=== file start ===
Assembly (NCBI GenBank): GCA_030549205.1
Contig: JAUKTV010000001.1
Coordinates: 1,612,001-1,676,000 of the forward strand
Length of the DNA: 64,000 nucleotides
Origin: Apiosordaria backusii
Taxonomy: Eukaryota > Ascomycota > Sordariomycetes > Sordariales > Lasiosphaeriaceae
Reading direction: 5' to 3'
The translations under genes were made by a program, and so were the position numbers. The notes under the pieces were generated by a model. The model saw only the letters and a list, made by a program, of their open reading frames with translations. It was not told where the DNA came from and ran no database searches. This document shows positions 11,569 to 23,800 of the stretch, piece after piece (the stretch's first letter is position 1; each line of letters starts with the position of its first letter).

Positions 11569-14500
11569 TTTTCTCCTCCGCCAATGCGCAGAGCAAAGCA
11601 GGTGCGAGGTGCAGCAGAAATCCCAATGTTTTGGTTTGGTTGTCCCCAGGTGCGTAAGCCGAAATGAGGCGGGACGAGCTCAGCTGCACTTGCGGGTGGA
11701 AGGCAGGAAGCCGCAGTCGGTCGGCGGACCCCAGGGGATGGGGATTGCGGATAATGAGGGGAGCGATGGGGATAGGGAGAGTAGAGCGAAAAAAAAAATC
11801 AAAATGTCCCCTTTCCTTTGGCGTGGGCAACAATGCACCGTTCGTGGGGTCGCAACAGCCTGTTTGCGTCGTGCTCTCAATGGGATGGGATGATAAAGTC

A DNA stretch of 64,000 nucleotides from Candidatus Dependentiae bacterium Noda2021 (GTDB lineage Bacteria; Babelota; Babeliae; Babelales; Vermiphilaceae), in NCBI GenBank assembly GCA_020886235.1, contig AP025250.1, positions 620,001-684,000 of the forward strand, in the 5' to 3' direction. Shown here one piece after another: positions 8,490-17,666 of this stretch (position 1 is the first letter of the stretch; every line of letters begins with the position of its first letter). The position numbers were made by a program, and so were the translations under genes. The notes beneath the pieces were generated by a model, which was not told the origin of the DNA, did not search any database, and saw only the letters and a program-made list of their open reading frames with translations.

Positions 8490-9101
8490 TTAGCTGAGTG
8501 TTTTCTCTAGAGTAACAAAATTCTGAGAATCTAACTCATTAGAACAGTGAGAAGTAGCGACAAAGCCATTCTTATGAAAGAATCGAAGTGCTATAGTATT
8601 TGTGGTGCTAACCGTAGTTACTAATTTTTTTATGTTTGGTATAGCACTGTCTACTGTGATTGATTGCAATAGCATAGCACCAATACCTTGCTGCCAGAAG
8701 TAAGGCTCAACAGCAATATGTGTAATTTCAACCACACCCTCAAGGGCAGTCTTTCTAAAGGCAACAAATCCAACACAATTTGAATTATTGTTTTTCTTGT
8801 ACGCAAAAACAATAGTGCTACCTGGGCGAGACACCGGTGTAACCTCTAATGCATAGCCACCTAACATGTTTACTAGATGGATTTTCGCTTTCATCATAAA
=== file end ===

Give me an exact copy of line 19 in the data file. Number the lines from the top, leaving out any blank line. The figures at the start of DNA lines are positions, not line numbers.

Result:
8701 TAAGGCTCAACAGCAATATGTGTAATTTCAACCACACCCTCAAGGGCAGTCTTTCTAAAGGCAACAAATCCAACACAATTTGAATTATTGTTTTTCTTGT